FRIDAY, JANUARY 18, 2013
Ever wonder how insurance works if a tree in your yard falls into your neighbor's yard and causes damage? Or, if your neighbor's tree falls into your yard? Here are some basic ways in which typical insurance policies work in these situations.
Your tree falls onto your neighbor's house causing damage: You are liable for the damage and removal of the tree if the tree was known to be diseased, or the stability of the tree was otherwise compromised. The liability section of your homeowner's insurance policy would respond to cover you in this case. If the tree was healthy, you are not liable and your neighbor's insurance would have to provide coverage for this.
Your own tree falls on your property damaging your home or automobile: The damage to your home or automobile would be covered (less the deductible). Removal of the tree would be covered up to the sublimit in your policy only if the tree was on your home, car, or blocking your driveway.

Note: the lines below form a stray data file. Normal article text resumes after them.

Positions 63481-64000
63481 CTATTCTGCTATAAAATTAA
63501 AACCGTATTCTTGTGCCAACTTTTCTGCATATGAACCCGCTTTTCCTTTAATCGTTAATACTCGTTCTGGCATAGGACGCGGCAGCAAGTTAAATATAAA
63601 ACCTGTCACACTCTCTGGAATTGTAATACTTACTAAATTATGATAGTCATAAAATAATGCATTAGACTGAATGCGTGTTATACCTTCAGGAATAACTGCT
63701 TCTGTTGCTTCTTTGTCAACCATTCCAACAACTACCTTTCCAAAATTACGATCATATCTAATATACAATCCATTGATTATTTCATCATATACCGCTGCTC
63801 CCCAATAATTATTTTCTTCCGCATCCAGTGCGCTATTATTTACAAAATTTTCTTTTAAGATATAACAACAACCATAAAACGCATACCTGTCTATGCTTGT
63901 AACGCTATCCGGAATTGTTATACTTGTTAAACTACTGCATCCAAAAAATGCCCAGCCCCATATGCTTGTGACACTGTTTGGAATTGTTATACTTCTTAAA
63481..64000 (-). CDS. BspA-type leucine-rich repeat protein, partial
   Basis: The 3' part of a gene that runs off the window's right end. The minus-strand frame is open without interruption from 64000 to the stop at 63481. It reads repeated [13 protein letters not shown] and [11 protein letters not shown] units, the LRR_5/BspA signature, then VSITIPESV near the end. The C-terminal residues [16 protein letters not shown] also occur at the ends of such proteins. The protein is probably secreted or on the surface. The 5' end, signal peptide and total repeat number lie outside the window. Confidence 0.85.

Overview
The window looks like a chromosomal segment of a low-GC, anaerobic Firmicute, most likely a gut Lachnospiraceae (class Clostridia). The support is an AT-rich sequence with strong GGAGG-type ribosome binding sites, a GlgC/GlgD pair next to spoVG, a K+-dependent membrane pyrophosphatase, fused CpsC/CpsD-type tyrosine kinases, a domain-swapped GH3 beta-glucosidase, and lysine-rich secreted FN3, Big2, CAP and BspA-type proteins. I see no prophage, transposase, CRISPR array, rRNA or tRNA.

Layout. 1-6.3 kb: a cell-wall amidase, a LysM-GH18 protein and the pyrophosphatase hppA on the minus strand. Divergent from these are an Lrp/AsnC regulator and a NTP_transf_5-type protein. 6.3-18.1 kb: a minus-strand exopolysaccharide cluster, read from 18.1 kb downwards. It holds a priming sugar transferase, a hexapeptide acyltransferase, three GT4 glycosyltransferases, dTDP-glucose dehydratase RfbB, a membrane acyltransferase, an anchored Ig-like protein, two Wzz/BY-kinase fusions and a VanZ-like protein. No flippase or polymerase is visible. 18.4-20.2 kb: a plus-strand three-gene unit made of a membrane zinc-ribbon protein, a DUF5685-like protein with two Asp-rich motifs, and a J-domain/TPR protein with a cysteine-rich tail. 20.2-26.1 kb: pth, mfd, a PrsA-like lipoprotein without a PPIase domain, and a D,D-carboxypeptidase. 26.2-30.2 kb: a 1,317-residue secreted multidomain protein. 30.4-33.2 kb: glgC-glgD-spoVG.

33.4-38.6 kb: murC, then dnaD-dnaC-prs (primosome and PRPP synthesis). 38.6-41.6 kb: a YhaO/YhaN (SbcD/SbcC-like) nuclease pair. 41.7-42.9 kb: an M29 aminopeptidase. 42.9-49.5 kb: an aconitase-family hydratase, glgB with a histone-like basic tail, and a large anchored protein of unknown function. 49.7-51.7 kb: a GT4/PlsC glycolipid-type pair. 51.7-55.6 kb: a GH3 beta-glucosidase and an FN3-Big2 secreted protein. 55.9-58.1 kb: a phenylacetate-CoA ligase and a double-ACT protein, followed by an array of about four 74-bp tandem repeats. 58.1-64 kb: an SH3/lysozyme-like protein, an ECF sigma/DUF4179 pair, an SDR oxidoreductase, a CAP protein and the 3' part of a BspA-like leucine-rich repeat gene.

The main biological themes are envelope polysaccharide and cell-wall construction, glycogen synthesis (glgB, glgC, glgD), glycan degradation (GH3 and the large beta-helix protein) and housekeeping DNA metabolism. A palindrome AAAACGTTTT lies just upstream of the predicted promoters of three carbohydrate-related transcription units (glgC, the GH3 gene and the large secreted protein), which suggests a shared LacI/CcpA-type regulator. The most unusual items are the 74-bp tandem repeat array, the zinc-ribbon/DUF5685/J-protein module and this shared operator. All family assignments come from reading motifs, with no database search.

Your neighbor's tree falls onto your house: Again, if the tree was known to be diseased, or the stability of the tree was otherwise compromised, your neighbor's liability insurance would respond. If the tree was healthy, your neighbor was not negligent and neither he nor his insurance would then be responsible. Your homeowner's insurance (less your deductible) would respond.
The value of the trees themselves are rarely covered (unless damaged by fire, lightning, explosion, riot, vehicles (not owned by you) vandalism, or theft). Wind is the most frequent cause of loss for trees and wind unfortunately is not a covered peril. The sublimit for the value of the tree itself, if covered, is usually about $1,000.
***This literature is descriptive only. Actual coverage is subject to the policy as written. This information may also vary by state.